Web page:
Variations in the strength of the yellow.


These three stamps show the difference that can be made when one of the colours in a design varies. In this case, as more yellow has been added the colour of the foreground has changed, affecting the overall appearance of the stamps. You will also notice that there are variations in the blue sky as well.
15c - Dog Island Lighthouse.

       Dog Island is a low lying island in Foveaux Strait at the far south of the South Island. The strait is famous for oysters caught by a fishing fleet based at Bluff Harbour. Dog Island is low-lying and rocky, and its highest (natural) point is only 15 metres (49 ft) above sea level. The size of the island is 28 acres (0.11 km2).    
        The lighthouse was designed by James Balfour, at the time marine engineer to the Otago Provincial Council and later to the Colonial Government of New Zealand, at a total height of 36 metres (118 ft); due to the low-lying nature of the island, the lighthouse had to be quite tall to be effective. It was built of stone quarried on the island.
        The lighthouse on Dog Island was first operated in August 1865. There were originally three lighthouse keepers with their families on the island. The initial rotating light mechanism had to be wound up hourly, and in 1883, the principal lighthouse keeper died when he fell down the central shaft trying to attach weights to the mechanism. Later, only one keeper lived on the island with his family. The lighthouse was automated in 1989, and the island has since been uninhabited. There is now an airstrip on the island making this an easy light to service.
        The Dog Island Lighthouse is the tallest lighthouse in New Zealand, and one of the oldest. Due to its black and white stripes, it might be considered one of New Zealand's most distinctive lighthouses. The lighthouse is registered by Heritage New Zealand as a Category I structure, with registration number 395.

Colour shifts in the black.

 On the left-hand image, we have a vertical colour shift in the black on the left-hand stamp. The other stamp is a normal example for comparison. Both stamps on the right-hand image have a shift in the black to the right.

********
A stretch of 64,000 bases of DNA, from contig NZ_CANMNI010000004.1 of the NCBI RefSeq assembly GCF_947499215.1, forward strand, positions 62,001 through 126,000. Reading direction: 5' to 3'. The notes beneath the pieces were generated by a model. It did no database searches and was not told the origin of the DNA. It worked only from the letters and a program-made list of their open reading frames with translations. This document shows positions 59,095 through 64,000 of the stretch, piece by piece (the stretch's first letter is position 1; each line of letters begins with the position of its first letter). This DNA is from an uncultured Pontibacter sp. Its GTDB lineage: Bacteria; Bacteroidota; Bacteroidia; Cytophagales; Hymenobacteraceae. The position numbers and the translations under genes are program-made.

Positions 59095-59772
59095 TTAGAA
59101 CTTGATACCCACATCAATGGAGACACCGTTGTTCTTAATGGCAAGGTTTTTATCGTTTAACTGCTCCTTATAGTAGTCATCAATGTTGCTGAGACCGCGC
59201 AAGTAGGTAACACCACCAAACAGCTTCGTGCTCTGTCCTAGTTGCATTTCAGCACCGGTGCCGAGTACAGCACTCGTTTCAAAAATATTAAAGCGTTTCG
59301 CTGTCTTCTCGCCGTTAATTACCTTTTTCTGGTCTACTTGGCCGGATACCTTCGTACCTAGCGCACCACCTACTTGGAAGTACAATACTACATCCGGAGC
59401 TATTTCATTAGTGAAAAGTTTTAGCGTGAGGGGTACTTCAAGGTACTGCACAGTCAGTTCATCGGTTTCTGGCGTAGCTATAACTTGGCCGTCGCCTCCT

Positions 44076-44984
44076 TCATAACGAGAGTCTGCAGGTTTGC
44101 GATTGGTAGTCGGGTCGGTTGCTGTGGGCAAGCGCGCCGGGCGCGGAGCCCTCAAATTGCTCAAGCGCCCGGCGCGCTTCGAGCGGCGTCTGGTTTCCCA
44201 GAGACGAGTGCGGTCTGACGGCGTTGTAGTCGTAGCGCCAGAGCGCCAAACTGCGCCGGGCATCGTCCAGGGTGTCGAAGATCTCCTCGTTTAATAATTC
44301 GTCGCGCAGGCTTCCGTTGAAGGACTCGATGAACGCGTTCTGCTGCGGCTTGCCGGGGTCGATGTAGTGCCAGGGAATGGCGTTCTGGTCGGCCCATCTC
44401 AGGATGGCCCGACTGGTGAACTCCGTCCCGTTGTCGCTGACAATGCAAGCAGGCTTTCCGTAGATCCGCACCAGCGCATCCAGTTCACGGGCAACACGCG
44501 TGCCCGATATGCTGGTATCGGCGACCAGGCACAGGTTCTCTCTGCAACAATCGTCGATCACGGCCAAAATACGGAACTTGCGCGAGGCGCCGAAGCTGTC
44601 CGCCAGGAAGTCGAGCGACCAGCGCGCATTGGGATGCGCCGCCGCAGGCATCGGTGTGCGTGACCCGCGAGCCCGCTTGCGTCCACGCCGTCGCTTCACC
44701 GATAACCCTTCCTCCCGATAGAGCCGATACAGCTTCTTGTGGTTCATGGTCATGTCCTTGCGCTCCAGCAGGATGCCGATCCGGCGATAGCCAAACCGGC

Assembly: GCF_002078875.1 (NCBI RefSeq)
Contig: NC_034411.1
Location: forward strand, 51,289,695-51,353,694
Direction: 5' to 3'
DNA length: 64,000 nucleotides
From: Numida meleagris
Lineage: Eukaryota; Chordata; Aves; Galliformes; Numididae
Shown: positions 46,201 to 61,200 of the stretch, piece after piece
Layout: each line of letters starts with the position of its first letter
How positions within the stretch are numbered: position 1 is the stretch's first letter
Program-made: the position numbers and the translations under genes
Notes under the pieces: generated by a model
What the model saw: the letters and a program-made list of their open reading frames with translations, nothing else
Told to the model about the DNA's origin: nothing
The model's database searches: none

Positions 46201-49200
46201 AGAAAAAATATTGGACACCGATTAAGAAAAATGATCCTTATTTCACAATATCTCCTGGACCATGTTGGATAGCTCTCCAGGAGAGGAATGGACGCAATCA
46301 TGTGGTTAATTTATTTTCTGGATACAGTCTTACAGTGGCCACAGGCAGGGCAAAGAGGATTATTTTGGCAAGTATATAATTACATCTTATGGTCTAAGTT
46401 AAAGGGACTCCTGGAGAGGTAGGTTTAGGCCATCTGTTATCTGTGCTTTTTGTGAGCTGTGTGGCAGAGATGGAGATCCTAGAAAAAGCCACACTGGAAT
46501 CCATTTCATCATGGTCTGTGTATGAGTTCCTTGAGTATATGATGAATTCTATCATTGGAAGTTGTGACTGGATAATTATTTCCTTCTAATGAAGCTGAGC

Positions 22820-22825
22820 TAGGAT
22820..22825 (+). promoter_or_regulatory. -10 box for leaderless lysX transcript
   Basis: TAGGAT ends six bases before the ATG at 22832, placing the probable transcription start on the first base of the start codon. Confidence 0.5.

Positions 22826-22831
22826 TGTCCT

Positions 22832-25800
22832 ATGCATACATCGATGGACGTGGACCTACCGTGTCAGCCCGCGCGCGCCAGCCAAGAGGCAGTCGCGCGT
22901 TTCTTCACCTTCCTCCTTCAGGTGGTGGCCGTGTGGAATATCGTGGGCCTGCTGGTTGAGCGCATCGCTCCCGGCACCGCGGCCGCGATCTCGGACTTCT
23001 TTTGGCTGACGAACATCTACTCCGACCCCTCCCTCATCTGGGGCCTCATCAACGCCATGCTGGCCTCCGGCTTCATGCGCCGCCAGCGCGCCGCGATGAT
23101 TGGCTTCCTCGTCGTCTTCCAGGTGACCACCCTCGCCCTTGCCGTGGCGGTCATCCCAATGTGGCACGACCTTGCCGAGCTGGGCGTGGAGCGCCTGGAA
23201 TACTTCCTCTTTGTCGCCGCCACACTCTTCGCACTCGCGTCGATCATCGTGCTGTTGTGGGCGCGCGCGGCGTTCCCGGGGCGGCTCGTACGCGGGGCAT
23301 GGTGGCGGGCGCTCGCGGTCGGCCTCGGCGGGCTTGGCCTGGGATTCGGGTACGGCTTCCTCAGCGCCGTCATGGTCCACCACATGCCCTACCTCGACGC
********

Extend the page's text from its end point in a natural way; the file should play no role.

First Day Cover - 27th March 1969.
 All five stamps from 1969 shown on a cover. Notice this special cover also celebrates the fact that this issue marks 100 years of service by the Life Insurance Office. 

Lighthouse Map.
Below is a New Zealand map showing the locations of the various lighthouses shown on Government Life stamps. See if you can find each of the seven lighthouses of the stamps shown on this page.

1976 Lighthouse Issue.

    8c - East Cape Lighthouse.             10c - Farewell Spit Lighthouse.

East Cape Lighthouse.                                                Farewell Spit Lighthouse.

          East Cape Lighthouse is a lighthouse sited on Otiki Hill above East Cape, the easternmost point on the North Island of New Zealand. It is owned and operated by Maritime New Zealand. The lighthouse was originally constructed on nearby East Island. However the island was difficult to access (four men died during tower construction when their boat capsized) and the site proved to be susceptible to earthquakes and subsequent landslips. It was becoming more and more likely that the lighthouse might fall into the sea, so something had to be done.
          In 1920 a decision was made to relocate the light to the mainland and in April 1922, the light was extinguished and then relit at its current location in December of that year. Originally manned by three lighthouse keepers, the light's staffing was progressively reduced until it was fully automated in 1985. It is now controlled from the Maritime New Zealand headquarters in Wellington. While the area around the light is accessible by foot, the lighthouse itself is not open to the public. 

          Farewell Spit is a narrow sand spit at the northern end of the Golden Bay. It runs eastwards from Cape Farewell, the South Island's northernmost point. It forms the northern side of Golden Bay and is the longest sand spit in New Zealand, stretching for about 26 km above sea level and another 6 km underwater. The spit is made from fine golden sand - as Cape Farewell to the west of the spit is mostly composed of late Cretaceous quartz sandstones.
        The northern side of the dunes are steeper and unstable being constantly exposed to the prevailing winds which average over 25 km/h. The southern side, that which faces Golden Bay is more stable and largely covered with vegetation. The tide here can recede as much as seven kilometres exposing some 80 square kilometres of mud flats; a rich feeding ground for the many seabirds in the area but also a trap for the frequently stranded whales.
       The original lighthouse was made of wood with the light at the end of the spit first being lit in 1870. The present steel-framed tower dates from 1897. A concrete tower was not considered due to the unstable nature of the spit. The last lighthouse keeper left in 1984 when it became fully automatic.